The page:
Target genes of the Wnt/β-catenin pathway in adrenocortical carcinoma. In the absence of Wnt factors, β-catenin is phosphorylated by GSK3β and CK1α as part of a multiprotein complex. Phosphorylated β-catenin is then degraded by proteasomes. In the presence of Wnt factors, Wnt binds to its frizzed receptor inhibiting the degradation complex that leads to cytoplasmic accumulation of β-catenin. Then, β-catenin migrates to the nucleus and associates with the LEF/TCF transcription factor to induce transcription of specific target genes. The CTNNB1 mutation leads to a constitutive transcriptional activity of β-catenin-LEF/TCF. Here, we have identified candidate genes regulated by the Wnt/β-catenin pathway in adrenocortical carcinoma. Among these genes, we identified AFF3 as a direct target of the Wnt/β-catenin pathway. AFF3 is localized in nuclear speckles and is associated with P-TEFb. AFF3 may have a role in adrenocortical tumorigenesis by acting on transcription and RNA splicing. Two genes may regulate the Wnt/β-catenin pathway: LEF1 may participate in transcriptional activation and NKD1 has been described as negative regulator. It might be also interesting to study the roles, if any, of FAM19A4, ACPL2 and ISM1 in adrenocortical tumorigenesis.

Full figure and legend (85K)

The AFF (AF4/FMR2) family of genes includes four members: AFF1 (or AF4, acute lymphoblastic leukemia-1 fused gene from chromosome 4), AFF2 (or FMR2, Fragile X mental retardation 2), AFF3 and AFF4 (or AF5Q31, acute lymphoblastic leukemia-fused gene from 5q31). AFF2 is silenced in cases of Fragile XE (FRAXE) intellectual disability. Proteins encoded by AFF1, AFF3 and AFF4 are produced as fusions with that encoded by MLL in acute lymphoblastic leukemia patients.24, 25, 26 In the mouse, Aff3 shows strong regional expression in the developing brain, somites and limb buds.14, 27, 28, 29 This expression pattern is consistent with mesomelic dysplasia and central nervous system abnormalities observed in a female infant with a microdeletion on chromosome 2, only affecting the AFF3 gene.28 A recent study identified a CGG repeat expansion, associated with intellectual disability, in the promoter of AFF3 at an autosomal folate-sensitive fragile site named FRA2A.14 This polymorphic repeat is hypermethylated in FRA2A, leading to silencing of AFF3 in the nervous system.14 Aff3 is expressed in the mouse adrenal cortex during embryonic development (E14.5) and thus may be implicated in adrenal development (Supplementary Figure S5). AFF3 has been identified as a novel susceptibility locus for several autoimmune diseases, notably rheumatoid arthritis,30, 31, 32, 33 type I diabetes34, 35 and Graves' disease.36 AFF3 has been found to be abnormally expressed in ~20% of breast cancers, suggesting that it may act as a proto-oncogene.37 A gene set enrichment analysis of several expression data sets from breast cancers shows a link between genes correlated to AFF3 expression and the Wnt/β-catenin pathway (Supplementary Figure S6-A). Moreover, AFF3 expression is positively correlated with CCND1 expression (Supplementary Figure S6-B), which is a direct target of the Wnt/β-catenin pathway in breast cancer cells.38 These observations suggest that AFF3 expression is Wnt/β-catenin-dependent in breast cancers as it is in ACC.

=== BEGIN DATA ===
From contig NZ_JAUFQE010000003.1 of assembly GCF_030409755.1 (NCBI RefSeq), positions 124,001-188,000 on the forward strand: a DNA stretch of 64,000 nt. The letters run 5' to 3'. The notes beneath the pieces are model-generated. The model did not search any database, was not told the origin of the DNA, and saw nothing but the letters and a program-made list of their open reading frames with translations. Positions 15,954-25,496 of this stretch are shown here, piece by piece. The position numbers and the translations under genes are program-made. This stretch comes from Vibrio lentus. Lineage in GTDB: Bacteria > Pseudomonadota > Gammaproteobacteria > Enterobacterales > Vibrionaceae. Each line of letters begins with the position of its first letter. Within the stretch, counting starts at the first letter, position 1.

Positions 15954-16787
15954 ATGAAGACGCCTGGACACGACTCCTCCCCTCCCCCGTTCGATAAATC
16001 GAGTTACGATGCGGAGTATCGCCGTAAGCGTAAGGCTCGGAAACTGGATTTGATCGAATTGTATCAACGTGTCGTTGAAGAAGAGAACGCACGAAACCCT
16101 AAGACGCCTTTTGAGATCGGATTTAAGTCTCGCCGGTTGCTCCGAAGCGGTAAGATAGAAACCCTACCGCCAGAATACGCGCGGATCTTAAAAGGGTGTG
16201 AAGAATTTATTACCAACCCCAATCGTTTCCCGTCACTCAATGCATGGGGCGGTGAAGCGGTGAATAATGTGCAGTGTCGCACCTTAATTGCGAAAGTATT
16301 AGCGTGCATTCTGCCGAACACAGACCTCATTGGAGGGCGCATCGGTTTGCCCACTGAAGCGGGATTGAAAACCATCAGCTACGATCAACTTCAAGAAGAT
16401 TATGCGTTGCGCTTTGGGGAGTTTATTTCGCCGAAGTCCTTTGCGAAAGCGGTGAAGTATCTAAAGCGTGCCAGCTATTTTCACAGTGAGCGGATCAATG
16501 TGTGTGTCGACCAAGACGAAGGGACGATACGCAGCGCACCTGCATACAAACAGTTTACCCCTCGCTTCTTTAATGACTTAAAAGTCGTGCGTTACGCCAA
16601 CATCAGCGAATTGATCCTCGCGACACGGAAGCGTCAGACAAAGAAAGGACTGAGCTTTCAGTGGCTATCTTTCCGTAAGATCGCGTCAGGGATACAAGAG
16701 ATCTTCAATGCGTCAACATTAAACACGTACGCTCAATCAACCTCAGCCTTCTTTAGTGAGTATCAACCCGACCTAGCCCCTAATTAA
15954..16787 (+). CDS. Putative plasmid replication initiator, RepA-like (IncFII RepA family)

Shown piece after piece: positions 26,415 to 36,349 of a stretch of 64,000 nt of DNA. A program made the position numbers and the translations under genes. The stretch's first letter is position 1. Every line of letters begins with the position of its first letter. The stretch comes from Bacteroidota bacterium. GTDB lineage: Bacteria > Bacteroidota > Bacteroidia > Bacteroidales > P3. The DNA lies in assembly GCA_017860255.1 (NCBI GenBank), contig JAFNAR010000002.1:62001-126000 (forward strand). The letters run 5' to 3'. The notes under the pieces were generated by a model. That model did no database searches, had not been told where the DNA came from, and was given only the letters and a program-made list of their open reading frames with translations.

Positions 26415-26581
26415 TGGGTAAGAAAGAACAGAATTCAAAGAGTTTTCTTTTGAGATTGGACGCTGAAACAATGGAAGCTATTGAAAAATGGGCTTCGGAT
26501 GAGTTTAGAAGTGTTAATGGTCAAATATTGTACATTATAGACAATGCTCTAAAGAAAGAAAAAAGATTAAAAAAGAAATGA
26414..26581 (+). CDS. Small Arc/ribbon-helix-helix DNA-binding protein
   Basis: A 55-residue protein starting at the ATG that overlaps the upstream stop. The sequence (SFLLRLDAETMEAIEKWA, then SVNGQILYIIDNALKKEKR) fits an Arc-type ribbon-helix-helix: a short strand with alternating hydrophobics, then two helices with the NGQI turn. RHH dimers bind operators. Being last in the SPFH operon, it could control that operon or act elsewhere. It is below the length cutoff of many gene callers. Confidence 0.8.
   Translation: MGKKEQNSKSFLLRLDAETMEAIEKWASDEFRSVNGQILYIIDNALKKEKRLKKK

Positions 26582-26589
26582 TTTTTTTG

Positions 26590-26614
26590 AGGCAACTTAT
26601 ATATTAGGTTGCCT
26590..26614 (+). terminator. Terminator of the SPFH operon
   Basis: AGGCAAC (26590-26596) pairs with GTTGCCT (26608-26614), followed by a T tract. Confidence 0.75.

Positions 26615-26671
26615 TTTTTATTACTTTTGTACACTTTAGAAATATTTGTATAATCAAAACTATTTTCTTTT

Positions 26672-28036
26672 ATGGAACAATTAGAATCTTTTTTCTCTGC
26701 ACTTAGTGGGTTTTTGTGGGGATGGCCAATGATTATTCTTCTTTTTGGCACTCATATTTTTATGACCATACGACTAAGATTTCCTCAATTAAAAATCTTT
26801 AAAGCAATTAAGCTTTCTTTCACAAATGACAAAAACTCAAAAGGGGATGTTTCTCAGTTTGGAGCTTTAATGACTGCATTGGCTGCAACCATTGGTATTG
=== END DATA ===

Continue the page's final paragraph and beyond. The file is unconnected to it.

In H295R adrenocortical cells, AFF3 is located in nuclear speckles; its overproduction interferes with the organization and/or biogenesis of these nuclear speckles, confirming previous findings in HeLa cells.15 Several lines of evidence point to speckles being storage/assembly/modification compartments that supply splicing factors to active transcription sites.39 CDK9 and cyclin T1, two major components of P-TEFb involved in transcriptional elongation via phosphorylation of the RNA polymerase II, are diffusely distributed throughout the nucleoplasm with an overlap with nuclear speckles.39 We report that in H295R adrenocortical cells, AFF3 interacts with CDK9 and cyclin T1, and its overproduction alters the nuclear distribution of these two proteins such that they accumulate at the sites of AFF3/speckles. AFF3 and P-TEFb form the SEC-like 3 recently described in HEK293 cells.16 The SEC consists of the RNA polymerase II elongation factors eleven-nineteen Lys-rich leukemia (ELL) proteins, EAF1/2 (ELL-associated factor) proteins, P-TEFb and several frequent myeloid/lymphoid or mixed-lineage leukemia translocation partners, such as AF9, ENL, AFF1, AFF4 and AFF3. It is one of the most active P-TEFb-containing complexes and is required for rapid induction of transcription by paused RNA polymerase II. The significant overlap of genes downregulated by AFF3 silencing with genes controlled by CDK9 (determined by inhibition of CDK9 by Flavopiridol40) suggests that AFF3 modulates P-TEFb activity in adrenocortical cells (Supplementary Figure S6–C).